• I'm very upset that the funds in my annuity have declined significantly, and that I have limited investment choices within that annuity. What can I do?

Mr. Daniher suggested waiting until the surrender charge period expires, after which you can convert from the annuity to a regular IRA without paying the surrender fee. This will give you more flexibility and control.

        • My children's custodial accounts for their college education continue to lose money. Is this the best way to have their funds set up?

        It depends on the children's ages, but investigate the state-sponsored 529 college savings plans. They offer a range of investment choices, from aggressive to conservative, and carry significant tax advantages over custodial accounts. While gains in custodial accounts are taxed at the child's lower rate, gains in a 529 plan may be free from tax altogether.

        Go to www.collegeadvantage.com for information on Ohio's plan, www.kentuckytrust.org for Kentucky, and www.collegechoiceplan.com for Indiana's plan.

        • We have IRAs that have lost about 15 percent in the past few years. Should we move the money into bonds until the market starts to recover?

        “Right now is the most painful part, and exactly when you don't want to make a knee-jerk reaction,” Ms. Carleton said.

        As long as you are diversified and have a long time horizon for the funds in the IRAs, then you probably don't want to sell and lock in the losses. Untouched, the investments will probably recover given time.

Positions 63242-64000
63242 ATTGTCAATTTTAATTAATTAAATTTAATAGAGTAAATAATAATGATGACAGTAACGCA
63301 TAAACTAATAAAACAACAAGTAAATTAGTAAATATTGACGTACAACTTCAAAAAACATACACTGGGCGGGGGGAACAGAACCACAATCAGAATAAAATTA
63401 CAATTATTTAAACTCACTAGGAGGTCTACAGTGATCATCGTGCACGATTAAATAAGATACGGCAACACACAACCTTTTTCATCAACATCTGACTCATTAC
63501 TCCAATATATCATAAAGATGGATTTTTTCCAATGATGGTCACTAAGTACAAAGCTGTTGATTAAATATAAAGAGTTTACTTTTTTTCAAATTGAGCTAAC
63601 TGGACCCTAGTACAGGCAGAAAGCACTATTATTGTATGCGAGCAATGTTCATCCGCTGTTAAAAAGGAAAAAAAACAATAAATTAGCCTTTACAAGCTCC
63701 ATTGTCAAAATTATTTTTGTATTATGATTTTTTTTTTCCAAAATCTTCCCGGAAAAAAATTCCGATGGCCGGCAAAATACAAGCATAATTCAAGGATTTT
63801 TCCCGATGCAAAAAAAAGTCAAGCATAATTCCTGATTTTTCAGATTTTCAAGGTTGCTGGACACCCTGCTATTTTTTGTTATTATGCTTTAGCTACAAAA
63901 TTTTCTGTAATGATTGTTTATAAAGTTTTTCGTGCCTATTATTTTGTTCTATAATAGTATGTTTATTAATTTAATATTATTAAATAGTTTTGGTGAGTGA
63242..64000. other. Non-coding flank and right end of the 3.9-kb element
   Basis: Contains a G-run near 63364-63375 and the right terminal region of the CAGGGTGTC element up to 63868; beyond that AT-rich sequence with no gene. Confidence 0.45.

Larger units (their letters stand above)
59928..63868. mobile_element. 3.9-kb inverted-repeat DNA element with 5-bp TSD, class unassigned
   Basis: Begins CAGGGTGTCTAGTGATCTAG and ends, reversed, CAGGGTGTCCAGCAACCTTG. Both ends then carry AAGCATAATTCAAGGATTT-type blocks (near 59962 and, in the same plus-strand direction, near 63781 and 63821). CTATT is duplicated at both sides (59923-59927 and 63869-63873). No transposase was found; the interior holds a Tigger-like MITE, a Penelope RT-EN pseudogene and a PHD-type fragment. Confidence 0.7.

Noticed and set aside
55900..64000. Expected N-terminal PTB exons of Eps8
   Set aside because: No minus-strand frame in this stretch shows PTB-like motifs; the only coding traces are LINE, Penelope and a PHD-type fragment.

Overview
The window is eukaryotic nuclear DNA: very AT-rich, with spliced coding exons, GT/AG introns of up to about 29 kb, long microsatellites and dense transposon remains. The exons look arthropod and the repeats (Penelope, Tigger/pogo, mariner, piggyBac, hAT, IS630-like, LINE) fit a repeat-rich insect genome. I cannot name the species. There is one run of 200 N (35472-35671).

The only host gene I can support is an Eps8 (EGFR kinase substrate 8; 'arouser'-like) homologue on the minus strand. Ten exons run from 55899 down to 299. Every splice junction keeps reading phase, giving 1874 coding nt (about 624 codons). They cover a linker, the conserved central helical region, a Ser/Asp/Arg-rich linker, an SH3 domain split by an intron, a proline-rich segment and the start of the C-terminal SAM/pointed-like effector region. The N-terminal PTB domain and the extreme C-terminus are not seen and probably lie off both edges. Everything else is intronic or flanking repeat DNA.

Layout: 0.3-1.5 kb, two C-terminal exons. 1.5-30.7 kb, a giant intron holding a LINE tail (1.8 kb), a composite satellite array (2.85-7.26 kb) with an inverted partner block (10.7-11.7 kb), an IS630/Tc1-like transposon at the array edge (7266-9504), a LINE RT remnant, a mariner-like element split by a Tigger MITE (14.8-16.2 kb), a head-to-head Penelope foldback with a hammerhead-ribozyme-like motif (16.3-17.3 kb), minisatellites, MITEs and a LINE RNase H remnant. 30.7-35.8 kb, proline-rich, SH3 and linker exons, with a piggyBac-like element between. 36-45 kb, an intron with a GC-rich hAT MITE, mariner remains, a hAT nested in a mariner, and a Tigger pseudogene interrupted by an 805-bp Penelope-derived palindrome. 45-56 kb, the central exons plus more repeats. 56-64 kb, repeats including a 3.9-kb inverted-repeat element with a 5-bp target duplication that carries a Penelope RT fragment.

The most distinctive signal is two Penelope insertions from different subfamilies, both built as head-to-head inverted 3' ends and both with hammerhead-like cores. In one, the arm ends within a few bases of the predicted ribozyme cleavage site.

• I'm 77, and don't need to live off my small Roth IRA. How should I invest it for my children's and grandchildren's inheritance?

        Roth IRAs are great for estate planning because they don't require you to make withdrawals, allowing the fund to grow tax-free for many more years. Once you die, however, the beneficiaries are required to start distributions based on their longer life expectancies, said Charlotte Dougherty, certified financial planner with Dougherty & Associates.

        Because of the longer time horizon on this money, the obvious investment choice would be more aggressive mutual funds. But Ms. Dougherty warns that smaller Roth IRAs also need to be careful to preserve capital.

        Invest in growth-and-income funds, she said, “because the beneficiary might want to conserve capital.”

        • I'm 25, married and still in school. We want to start IRAs but worry about short-term cash needs as well. What should I do, especially if I only have $1,000?

        Planning for retirement is crucial, and Roth IRAs are perhaps the best tool out there, thanks to tax-free growth. But here's a case where opening a retirement account should wait, Ms. Dougherty said.

        “He really only has a small liquid emergency reserve,” she said. “Roth IRAs make good sense, but then he was worried he would have liquidity issues.”

        Ms. Dougherty said to continue to build a liquid emergency reserve, perhaps by making systematic deposits in a money market mutual fund. Start small, and build to create good habits and a solid cushion.

        You don't want to save for tomorrow at the risk of creating overwhelming debt today. Besides, you might be of the age where parents can make gifts to be put in a Roth IRA. With tax-free growth, it's a gift that keeps on giving.

        • I have two IRAs, and am about to start taking distributions. Should I take from both, or just one?

        Under the new IRA rules, you don't necessarily have to make the choice. You can ask your IRA custodians to make the best choice for you, Ms. Dougherty said. The custodian will add the balances in all your accounts and determine how much based on the aggregate amount needs to be withdrawn. Then you can take the money just out of one account, based on guidelines you may choose to set.